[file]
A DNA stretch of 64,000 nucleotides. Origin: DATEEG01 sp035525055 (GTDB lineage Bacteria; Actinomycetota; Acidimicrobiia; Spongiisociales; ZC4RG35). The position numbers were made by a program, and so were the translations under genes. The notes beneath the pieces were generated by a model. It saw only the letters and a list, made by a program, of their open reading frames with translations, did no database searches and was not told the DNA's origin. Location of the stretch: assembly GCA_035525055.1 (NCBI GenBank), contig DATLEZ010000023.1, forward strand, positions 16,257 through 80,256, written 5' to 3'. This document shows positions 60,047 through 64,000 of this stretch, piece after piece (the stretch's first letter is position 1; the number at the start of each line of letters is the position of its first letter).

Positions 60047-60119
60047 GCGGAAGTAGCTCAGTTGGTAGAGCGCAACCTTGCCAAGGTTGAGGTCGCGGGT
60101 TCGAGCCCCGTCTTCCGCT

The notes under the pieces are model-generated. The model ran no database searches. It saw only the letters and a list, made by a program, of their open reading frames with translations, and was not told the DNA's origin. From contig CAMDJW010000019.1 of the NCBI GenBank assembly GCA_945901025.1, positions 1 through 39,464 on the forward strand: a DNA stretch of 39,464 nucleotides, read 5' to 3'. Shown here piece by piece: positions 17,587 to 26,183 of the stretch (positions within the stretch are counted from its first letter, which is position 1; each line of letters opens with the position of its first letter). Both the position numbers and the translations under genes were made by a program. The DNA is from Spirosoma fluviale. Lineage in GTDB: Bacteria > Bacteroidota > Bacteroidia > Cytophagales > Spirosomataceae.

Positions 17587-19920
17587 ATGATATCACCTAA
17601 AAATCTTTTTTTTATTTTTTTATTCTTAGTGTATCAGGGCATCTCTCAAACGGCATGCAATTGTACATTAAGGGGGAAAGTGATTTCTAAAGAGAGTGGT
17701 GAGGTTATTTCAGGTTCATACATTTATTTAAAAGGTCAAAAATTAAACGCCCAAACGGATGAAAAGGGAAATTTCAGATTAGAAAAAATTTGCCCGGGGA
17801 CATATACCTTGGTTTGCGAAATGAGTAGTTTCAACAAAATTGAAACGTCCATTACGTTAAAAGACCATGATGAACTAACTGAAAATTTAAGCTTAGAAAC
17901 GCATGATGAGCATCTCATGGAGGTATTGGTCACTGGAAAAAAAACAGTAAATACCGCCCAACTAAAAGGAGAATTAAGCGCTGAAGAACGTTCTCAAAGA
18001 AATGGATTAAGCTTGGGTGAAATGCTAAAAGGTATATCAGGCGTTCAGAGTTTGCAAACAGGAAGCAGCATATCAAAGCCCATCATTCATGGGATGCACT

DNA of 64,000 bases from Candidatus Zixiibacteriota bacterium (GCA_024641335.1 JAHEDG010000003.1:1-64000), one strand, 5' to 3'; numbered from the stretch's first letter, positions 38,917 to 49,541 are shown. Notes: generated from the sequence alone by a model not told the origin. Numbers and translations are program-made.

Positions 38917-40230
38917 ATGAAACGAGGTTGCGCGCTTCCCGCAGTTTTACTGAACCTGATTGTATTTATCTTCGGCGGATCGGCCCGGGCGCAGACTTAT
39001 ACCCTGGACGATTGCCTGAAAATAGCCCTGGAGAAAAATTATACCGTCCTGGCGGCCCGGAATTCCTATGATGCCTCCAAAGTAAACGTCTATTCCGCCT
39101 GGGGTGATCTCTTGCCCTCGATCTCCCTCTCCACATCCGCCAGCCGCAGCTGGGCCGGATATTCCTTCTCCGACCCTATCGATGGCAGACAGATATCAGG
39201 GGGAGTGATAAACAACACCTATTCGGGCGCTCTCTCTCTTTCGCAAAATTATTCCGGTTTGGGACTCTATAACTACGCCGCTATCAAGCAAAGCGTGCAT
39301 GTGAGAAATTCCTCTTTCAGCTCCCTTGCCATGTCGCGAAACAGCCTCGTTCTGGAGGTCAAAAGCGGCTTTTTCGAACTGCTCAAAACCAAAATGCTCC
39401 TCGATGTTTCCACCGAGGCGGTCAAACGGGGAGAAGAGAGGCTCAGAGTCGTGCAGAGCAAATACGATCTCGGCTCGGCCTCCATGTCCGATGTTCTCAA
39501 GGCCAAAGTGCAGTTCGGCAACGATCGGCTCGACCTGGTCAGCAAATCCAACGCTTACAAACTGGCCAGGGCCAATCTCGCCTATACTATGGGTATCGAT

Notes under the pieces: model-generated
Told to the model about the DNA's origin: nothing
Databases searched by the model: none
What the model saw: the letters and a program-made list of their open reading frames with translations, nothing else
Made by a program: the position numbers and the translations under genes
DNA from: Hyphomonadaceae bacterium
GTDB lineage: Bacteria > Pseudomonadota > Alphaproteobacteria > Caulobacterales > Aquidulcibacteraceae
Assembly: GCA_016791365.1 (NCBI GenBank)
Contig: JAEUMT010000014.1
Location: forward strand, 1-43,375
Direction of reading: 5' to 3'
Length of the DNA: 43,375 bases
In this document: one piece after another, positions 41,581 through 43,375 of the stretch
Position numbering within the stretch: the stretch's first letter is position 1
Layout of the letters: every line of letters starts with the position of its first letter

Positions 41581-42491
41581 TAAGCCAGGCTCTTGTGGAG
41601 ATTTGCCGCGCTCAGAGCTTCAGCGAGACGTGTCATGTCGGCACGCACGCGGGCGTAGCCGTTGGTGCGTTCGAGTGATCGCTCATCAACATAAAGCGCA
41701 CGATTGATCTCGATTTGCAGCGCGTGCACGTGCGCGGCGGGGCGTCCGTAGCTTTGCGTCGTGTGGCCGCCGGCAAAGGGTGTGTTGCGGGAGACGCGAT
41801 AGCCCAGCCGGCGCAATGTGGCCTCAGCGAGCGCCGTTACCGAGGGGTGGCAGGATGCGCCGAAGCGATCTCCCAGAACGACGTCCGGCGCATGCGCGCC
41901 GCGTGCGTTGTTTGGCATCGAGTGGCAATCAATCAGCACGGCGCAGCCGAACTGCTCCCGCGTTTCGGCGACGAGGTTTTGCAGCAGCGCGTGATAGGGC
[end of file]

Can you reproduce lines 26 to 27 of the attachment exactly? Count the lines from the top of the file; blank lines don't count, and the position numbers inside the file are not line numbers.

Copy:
Made by a program: the position numbers and the translations under genes
DNA from: Hyphomonadaceae bacterium